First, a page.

How do you successfully onboard a new team member from day 0? An aspect that’s often overlooked when first diving into doing company culture right is the onboarding process. Culture is an essential component to every dimension of an organization’s life: from recruiting new team members to interacting with clients, a thoughtfully crafted company culture will shine through in each step of the way. Similarly, a toxic culture will permeate all interactions and experiences within the company.
Imagine: you make the decision to make a solid investment and bring in world-class experts to help you design a thriving company culture that will attract and engage High Achievers. As a part of the cultural design, you meticulously compose a recruitment process in alignment with your company values by creating a series of steps that will determine whether an applicant is a High Achiever and a good fit for the team. After a thorough, culturally aware selection, you pick the most outstanding candidate who is thrilled to join the team and start bringing value to the company. But then you onboard the new team member by just sending them the password to their company e-mail and a manual to learn within the first few days. This contact —which in many cases will be the only interaction between the company and the new hire— leaves the talent feeling disconnected and let down on their expectations. The initial excitement wears off, and you miss the opportunity to start this journey on a high note. What could you have done differently? And why is it worth it to onboard on culture?
A First Approach to Cultural Onboarding
The first thing to keep in mind in order to create an engaging onboarding process is communication. Your new rockstar team member feels excited about joining the company, and you’re probably equally excited about them. However, an e-mail with some admin details and documents to read doesn’t convey enthusiasm, spark inspiration, nor does it set them up for the adventure ahead. Instead, a better way to go about this is to welcome your new talent by allowing them direct quality time with their leader. Working together, sharing stories, and understanding each other, if done in a way that’s culturally aligned, will make for a smooth onboarding where the new hire swiftly becomes familiar with the ins and outs of the company. The leader’s expert guidance through these nuances will help the team member get an accurate feel for what the company is doing and how they fit in the team.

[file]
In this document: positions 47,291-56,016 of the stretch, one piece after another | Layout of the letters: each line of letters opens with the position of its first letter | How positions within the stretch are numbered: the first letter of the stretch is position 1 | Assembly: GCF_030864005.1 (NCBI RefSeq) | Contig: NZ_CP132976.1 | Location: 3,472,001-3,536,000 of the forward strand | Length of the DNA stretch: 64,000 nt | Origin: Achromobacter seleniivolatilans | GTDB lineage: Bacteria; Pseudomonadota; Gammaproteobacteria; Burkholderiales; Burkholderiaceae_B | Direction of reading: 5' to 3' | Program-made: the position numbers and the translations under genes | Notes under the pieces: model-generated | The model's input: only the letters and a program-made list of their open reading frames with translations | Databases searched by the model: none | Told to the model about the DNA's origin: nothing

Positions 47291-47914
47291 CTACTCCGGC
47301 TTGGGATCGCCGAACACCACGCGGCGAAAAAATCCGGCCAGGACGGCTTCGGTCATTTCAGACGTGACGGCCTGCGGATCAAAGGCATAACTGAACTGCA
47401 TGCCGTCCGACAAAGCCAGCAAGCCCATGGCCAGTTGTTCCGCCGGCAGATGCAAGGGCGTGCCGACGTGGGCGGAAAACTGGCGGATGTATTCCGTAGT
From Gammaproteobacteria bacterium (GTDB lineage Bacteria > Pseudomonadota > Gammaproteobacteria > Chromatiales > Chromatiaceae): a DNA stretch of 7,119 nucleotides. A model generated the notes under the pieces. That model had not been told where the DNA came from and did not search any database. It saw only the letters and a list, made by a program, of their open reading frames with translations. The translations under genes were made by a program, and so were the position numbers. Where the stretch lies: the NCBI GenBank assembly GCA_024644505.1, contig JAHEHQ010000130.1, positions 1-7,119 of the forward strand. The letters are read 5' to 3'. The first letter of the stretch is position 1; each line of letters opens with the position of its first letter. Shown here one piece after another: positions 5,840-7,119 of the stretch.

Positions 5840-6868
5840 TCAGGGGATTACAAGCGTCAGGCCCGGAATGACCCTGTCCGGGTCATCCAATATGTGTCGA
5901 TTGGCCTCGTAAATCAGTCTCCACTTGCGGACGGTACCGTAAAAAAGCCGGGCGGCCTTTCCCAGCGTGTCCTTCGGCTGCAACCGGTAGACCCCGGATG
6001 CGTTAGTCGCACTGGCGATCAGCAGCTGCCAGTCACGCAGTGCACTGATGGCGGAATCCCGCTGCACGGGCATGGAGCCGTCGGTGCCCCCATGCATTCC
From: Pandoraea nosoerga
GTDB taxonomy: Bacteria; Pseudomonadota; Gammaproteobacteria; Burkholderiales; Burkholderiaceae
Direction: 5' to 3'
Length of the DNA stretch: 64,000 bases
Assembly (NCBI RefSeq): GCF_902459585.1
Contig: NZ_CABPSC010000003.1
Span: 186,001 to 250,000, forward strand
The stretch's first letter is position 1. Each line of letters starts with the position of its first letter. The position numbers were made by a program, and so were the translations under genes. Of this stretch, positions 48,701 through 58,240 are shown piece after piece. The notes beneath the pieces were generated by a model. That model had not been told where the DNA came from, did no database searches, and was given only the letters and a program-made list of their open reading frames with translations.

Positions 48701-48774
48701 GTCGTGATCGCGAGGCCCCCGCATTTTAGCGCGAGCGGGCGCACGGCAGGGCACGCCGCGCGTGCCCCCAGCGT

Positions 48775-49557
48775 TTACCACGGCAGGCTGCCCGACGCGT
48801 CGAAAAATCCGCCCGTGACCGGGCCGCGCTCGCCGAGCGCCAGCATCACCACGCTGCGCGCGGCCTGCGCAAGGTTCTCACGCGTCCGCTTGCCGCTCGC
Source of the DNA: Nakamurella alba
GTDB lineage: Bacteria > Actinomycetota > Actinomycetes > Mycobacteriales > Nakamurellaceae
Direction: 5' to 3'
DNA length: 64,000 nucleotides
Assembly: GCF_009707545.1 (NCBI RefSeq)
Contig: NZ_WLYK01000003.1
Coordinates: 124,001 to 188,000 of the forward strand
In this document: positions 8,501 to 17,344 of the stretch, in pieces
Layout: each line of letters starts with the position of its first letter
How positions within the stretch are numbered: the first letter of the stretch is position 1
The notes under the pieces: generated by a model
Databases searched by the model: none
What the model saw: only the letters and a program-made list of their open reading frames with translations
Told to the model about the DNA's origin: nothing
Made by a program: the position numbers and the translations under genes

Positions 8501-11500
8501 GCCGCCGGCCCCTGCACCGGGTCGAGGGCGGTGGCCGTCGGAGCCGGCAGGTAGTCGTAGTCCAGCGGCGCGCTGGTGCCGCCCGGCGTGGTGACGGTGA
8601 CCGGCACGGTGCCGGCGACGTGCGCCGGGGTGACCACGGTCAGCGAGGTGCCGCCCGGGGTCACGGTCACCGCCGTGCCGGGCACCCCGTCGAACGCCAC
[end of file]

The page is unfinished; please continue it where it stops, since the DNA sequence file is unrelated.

Another key part of welcoming your new talent through the main door is treating them like they are 100% a part of the team from day one. There’s no denying that time and experience will often make team members extraordinary and also that a new hire will have a long path of learning ahead. However, starting off by bringing them fully into the team will allow them to gain experience from the very beginning while empowering them to assume their new position with confidence as well as helping them feel valued and respected as team members.
Finally, an unusual but valuable principle for onboarding a new team member is to have them co-create the onboarding with their director. As a leader, you are an expert on your own company, and it is always helpful to have some general guidelines on what a new hire needs to know as they join the team. But if you are recruiting on culture and your new talent is a High Achiever (or a High Potential), they will most likely be aware of how they function, how they learn and how they perform. They will be inquisitive and smart about what they need in order to excel at their new role and, if you are doing company culture right, you will embrace that and take advantage of it in order to make wonderful things happen. Therefore, it is a good idea to tailor the onboarding process in accordance with who your new team member is and to allow them to have input on what they need, what they think is covered, and what they feel is being left out. By listening, you can ensure that your new hire fits perfectly into their position and that you’re setting the grounds for them to thrive.
The Bottom Line: An Investment for the Future
Rome was not built in a day, and neither are successful company cultures. Culture design takes time, commitment, and expertise, but it also is one of the most vital decisions you can make for your company. In that context, onboarding comes about as an investment in your new talent as a human and as a team member. Crafting an onboarding process in alignment with your culture and in consideration of who your new hire is is a way of making sure that you are setting them up for success from day one. If your company is doing culture right, if you are recruiting on culture and bringing only High Achievers (or High Potentials) into the team, onboarding on culture is an investment that will promote unparalleled employee engagement, boost productivity and ultimately return as exceptional value for your company.